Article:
© Copyright 2010. Library Journals LLC, a wholly owned subsidiary of Media Source, Inc. No redistribution permitted.
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That being said, the story had some merit. I find Riley's new otherworldly job as a Soul Catcher very interesting. To me, she is a therapists of sorts, as she provides much needed counseling to these spirits that are stuck in Limbo. Riley's first case was quite difficult. However, she shows courage and perseverance (and possibly stubbornness) throughout her trials and tribulations.
I adored Buttercup, Riley's yellow lab. I was happy that Riley had a companion in the Here & Now. There is a scene where he learns to use one of his newly attained abilities as a spirit, and I smile through it all. It was an adorable moment. There was also a very interesting scene with a dead mother who was literally stuck in her own personal hell, full of grief and despair. Riley was sucked into the world through her eyes and it was quite eerie and heartbreaking.
All in all, I think this book is a great paranormal starter for younger kids!
she is mature enough to read this, although she lost he grandfather and her uncle.
I don't want to mislead you with my rating. I didn't rate it a 2 out of 5 because it sucked. It didn't suck. I just don't feel that it was something that really fit my interests and I don't think I'll be re-reading it any time soon. With that said, I am curious to know what Riley's next adventure is but I won't be rushing to find out what it is like I did with this one.
In Radiance, Riley is still interesting. She still has an attitude and she still has that spunk she had in Evermore, but I think the reason why I liked her so much in Evermore was because of her relationship with Ever. Being the nosey, annoying, caring younger sister. If you take out Ever... you just have Riley, who's scared and confused and is just trying to understand her place in the afterlife.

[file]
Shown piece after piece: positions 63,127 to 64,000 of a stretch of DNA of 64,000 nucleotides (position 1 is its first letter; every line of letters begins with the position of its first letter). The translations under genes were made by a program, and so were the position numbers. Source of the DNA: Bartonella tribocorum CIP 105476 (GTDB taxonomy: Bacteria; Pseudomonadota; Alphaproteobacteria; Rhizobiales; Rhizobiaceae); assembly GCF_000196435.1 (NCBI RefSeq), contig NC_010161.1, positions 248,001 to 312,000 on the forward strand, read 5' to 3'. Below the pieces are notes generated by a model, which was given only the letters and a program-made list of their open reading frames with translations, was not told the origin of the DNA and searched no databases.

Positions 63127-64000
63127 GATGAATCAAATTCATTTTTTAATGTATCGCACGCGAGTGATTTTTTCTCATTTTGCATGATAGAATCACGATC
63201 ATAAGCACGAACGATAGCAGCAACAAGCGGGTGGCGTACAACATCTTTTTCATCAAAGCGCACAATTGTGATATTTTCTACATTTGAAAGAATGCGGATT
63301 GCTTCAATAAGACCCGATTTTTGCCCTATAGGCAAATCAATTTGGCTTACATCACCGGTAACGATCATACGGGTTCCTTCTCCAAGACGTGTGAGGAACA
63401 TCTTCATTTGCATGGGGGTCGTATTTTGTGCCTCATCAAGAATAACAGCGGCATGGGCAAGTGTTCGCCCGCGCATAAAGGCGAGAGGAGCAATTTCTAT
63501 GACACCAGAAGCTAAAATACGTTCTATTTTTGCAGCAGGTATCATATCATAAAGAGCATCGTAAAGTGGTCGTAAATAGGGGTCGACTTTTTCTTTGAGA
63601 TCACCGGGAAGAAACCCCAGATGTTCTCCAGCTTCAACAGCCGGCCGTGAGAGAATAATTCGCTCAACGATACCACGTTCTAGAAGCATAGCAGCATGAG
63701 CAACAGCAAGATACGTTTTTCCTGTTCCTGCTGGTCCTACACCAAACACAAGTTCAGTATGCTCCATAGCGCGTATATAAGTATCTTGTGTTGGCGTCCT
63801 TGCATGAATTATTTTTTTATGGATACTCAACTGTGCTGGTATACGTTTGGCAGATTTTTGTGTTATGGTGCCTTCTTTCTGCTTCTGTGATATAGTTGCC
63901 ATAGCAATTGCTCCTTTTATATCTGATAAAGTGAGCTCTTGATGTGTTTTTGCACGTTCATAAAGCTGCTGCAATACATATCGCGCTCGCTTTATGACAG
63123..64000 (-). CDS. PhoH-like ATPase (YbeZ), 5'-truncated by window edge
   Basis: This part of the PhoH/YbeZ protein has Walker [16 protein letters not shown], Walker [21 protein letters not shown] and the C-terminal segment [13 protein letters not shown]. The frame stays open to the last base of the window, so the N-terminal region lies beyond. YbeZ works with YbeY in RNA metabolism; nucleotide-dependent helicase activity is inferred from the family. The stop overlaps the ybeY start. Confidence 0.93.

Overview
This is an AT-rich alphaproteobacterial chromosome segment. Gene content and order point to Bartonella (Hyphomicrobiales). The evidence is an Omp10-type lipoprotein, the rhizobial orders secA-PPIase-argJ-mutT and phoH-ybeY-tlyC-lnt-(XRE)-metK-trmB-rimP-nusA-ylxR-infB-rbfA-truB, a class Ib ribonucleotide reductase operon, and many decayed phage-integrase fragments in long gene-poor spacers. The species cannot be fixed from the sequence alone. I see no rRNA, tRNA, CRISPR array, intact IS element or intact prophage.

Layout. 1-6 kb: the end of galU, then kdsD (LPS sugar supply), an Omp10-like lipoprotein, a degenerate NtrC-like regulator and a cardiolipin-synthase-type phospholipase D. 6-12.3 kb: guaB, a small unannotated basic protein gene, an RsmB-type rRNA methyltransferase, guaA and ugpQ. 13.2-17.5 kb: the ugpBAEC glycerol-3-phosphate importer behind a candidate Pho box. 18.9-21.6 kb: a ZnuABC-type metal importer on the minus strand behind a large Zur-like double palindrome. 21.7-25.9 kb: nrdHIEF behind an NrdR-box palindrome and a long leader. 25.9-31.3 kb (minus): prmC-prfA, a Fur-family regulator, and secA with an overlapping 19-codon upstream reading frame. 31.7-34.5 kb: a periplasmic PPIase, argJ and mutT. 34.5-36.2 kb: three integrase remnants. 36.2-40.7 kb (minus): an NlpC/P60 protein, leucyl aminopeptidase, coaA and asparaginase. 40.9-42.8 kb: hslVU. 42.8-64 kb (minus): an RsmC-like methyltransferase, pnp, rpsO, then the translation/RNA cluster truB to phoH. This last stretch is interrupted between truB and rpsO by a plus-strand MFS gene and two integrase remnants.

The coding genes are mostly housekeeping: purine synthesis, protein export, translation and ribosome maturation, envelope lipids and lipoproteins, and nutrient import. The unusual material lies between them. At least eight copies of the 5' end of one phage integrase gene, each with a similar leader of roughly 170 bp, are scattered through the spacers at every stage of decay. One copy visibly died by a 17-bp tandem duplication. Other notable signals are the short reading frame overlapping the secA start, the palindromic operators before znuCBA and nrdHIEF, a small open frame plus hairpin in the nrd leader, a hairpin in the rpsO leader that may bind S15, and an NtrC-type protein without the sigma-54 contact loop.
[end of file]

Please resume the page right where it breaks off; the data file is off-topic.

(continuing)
I found Riley's task to be a little... unbelievable. She pretty much breezed through it. I was really intrigued by Bodhi's task more than I was with Riley's. It also baffled me how close both of their tasks were to each other and had no idea. I guess that's one of the upsides to not knowing what happens in the afterlife, all the different things people come up with! I kinda liked Bodhi, he seemed like an interesting person. Kinda wish I knew more about him. I thought it was cute that Riley got to keep Buttercup, I think he's helping her cope with her afterlife... life. Wow, that sounded weird lol.
I probably should also add that while this is under young adult, it felt more like a middle grade read than a young adult one! If you were a fan of Riley in Evermore, do I do suggest reading this, if you have any interest in what Riley is up to after she had to leave Ever behind.
The author starts off by explaining what Riley is experiencing after she had crossed the bridge to meet her parents and dog. From there the author takes you on a journey of discovery. Allowing you as the reader to see what the heavens look and feel like from Riley's point of view.
Not wanting to say much more because there is many more twists and turns in the book I would recommend it for teens and adults. I think that although it is not a super long book the material is well written and worth reading.